And what happened to all those prairie cheetahs, cave bears, saber tooth cats and dire wolves? Surly our native friends who were one with mother earth had nothing to do with their demise. Or maybe it was in their best interest to get rid of some of the carnivorous competition; you know, free market and all.

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booyalab 3 years, 2 months ago

I'm pretty sure the history of the oppression of native americans has been quite hammered into the head of anyone who has attended public school for the past 50 years, along with slavery, the civil rights movement, and the Glorious New Deal. I was literally taught nothing else in my required American history classes.

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Liberty_One 3 years, 2 months ago

"Again, why is anyone celebrating this holiday on stolen lands?"

I didn't steal any lands, so what is Mr. Ford talking about? Surely it's not a racist allusion to the color of people's skin and some sort of guilt by pigment level, is it?

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mom_of_three 3 years, 2 months ago

It's a poorly written letter, but I understand the point. It is hard for some to celebrate something when there is a big, dark shadow all over it. Most of the northeastern portion of the state, and probably more, was Indian lands taken over by whites when the Kansas Nebraska act was signed in 1854 and no one cared. Not really.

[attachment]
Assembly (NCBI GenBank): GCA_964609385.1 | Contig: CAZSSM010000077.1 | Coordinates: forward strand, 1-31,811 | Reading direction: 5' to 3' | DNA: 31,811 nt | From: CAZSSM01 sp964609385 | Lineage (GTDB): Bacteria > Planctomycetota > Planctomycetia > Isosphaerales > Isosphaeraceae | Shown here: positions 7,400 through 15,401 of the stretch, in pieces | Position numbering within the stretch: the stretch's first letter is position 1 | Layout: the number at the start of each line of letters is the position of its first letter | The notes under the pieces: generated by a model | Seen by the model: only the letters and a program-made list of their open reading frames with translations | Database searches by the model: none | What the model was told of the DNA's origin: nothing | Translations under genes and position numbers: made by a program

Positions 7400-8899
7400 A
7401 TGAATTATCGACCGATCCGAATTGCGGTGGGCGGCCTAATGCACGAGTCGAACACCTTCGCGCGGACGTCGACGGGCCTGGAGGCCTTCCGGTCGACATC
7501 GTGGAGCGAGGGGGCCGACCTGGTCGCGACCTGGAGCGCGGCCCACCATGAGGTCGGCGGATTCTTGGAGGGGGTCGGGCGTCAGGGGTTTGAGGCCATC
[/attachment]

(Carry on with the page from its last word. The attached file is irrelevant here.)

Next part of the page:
Then people crowded in to fight over slavery, and ignored the fact it wasn't their land to begin with. But you can say that for major parts of the South and upper Northwest and well, all over the darn place.
for me, that exceptionalism word that is getting bantered about by some is a touchy subject, because it is what allowed all of the above to take place.

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Flap Doodle 3 years, 2 months ago

When Mistress Ilsa puts Devo on the CD player, she whip most nearly anything.

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Scott Morgan 3 years, 2 months ago

Could Mistress Ilsa whip up some pasta?

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Flap Doodle 3 years, 2 months ago

At our next appointment, I will ask Mistress Ilsa to punish me extra hard for the sins of the white devils.

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Scott Morgan 3 years, 2 months ago

My people long ago forgave the Romans for mistreatment and abuse suffered under occupation. The Romans treated my people barbarically.

I've demanded personal apologies from Romans. They to a person claim they know nothing more than their ancestors almost certainly didn't participate. Often this was followed by an offer of pasta.

I like pasta. Pasta is better than holding on to bitter beliefs nothing can be done about now. Warm buttery garlic bread too.

Actually on a day like this, whipping up some Marinara sauce maybe in order.